Place: New York

Almost Transparent Actor

Art Categories:  Film, Movie

JAPAN CUTS!, North America’s largest Japanese film festival, arrives at Japan Society every July to captivate Japanese film lovers of New York City. This year’s festival, which ran from July 13th through the 23rd, assembled thirty-four films, including acclaimed features such as the Opening film “Mumon: the Land of Stealth” and the Closing film “In This Corner of the World”, as well as documentaries and shorts.


Actor Joe Odagiri, this year’s recipient of the Cut Above Award for Excellence in Film, gained the most prominence at the festival. Recent past award recipients include Sakura Ando and Lily Franky, but Mr. Odagiri, who lately leads Japanese film, has perhaps a closer link to the United States. His love of film led him to pursue directing as a student at California State University, Fresno. “I had just graduated high school and thought that I should just go to Hollywood if I want to study filmmaking, because I didn’t have as much knowledge about film as I do now,” Mr. Odagiri explains.


Even though his first desire was to be a film director, he unexpectedly stepped onto the path of an actor. “When I was filling out the application, I made a mistake,” Mr. Odagiri says. “I was a student of Theatre Arts, but when I chose my minor, I didn’t check the minor where I could study direction. It was under Mass Communication, but I wasn’t interested in that, so I didn’t even bother to take a look.” Surprisingly, or by fate, his growing passion for acting sparked from a mistake.


© 2016 Over the Fence Production Committee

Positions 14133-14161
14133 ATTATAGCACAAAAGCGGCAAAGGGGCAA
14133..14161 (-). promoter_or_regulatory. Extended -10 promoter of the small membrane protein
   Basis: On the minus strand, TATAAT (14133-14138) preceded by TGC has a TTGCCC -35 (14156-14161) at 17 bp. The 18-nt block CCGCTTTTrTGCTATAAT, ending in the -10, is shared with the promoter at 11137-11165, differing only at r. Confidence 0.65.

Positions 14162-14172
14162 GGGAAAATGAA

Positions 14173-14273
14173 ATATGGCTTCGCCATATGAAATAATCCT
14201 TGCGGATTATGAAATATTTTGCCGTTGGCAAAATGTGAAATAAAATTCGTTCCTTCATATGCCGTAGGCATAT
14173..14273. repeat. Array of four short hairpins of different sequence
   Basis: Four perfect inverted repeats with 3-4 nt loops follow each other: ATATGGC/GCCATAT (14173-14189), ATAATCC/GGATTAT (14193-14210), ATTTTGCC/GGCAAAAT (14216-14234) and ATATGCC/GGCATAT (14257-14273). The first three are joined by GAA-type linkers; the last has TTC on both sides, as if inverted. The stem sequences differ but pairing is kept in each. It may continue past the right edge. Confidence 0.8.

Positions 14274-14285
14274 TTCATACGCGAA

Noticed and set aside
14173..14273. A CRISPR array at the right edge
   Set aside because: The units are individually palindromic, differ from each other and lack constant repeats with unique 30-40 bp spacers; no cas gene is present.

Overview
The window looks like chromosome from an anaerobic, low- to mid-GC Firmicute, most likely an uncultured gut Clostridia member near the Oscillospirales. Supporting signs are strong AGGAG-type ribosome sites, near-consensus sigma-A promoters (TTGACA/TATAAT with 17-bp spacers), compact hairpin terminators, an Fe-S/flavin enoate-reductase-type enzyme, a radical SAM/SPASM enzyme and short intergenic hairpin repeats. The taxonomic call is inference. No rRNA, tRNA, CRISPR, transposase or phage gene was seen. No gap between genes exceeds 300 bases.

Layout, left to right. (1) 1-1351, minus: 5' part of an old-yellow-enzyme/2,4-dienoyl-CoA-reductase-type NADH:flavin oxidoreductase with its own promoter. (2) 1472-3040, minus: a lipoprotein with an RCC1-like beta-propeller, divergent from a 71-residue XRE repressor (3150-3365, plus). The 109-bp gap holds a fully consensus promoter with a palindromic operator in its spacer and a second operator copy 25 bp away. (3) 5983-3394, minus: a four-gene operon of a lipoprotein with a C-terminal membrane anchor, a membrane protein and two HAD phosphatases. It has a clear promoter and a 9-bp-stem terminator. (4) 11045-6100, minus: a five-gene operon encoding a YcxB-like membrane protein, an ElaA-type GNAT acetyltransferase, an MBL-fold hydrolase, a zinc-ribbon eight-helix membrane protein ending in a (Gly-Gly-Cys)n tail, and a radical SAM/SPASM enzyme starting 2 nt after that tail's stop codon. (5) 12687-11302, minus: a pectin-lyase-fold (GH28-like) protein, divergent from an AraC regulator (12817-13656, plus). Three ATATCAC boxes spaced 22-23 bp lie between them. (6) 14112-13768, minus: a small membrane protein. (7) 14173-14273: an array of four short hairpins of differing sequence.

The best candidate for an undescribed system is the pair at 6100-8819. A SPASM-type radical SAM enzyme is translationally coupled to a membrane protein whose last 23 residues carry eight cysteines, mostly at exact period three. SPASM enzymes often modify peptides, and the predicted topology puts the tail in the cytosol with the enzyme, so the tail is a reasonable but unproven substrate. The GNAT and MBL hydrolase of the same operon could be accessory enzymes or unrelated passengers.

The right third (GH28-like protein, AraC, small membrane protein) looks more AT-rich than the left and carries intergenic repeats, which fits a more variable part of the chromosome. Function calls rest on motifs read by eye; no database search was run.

Moving back to Japan, Mr. Odagiri began his acting career. He was first noticed from his work on the TV series “Kamen Rider Kuuga,” but what changed his acting career the most was Kiyoshi Kurosawa’s “Bright Future.” Released in Japan in 2003, with a subsequent theatrical release in the US, “Bright Future” was one of the first films at the time to be shot entirely on digital, and began a new frontier for director Kurosawa, whose contributions to the horror film genre had already brought him international acclaim. Mr. Odagiri’s powerful performance as the emotionally unstable lead character Yuji Nimura left a huge impact on us.


“”Bright Future” was certainly a big change for me,” says Mr. Odagiri of his special enthusiasm toward his first major role. “Of course, the fact that I played the leading role for the first time, but also because I wanted to work with director Kurosawa, and actors that I respect were in it too, such as Tadanobu Asano and Tatsuya Fuji. I really worked on it with full effort, but, because of that, director Kurosawa was saying to me, ‘Please, don’t act much.’”


© 2015 Foujita Production Committee. Eurowide Film Production

After “Bright Future,” Joe Odagiri went on to appear in countless acclaimed films of the time. His outstanding performance work includes “Blood and Bones”, “House of Himiko”, “Sway”, “Tokyo Tower: Mom and Me, and Sometimes Dad”, and “Adrift in Tokyo.” JAPAN CUTS! selected two of his most recent renowned films for this year’s festival: “FOUJITA”, directed by internationally known Kohei Oguri from “Muddy River” and “Sting of Death”, and for the festival’s Centerpiece screening, “Over the Fence” directed by the unique Nobuhiro Yamashita from “Linda Linda Linda” and “The Drudgery Train.”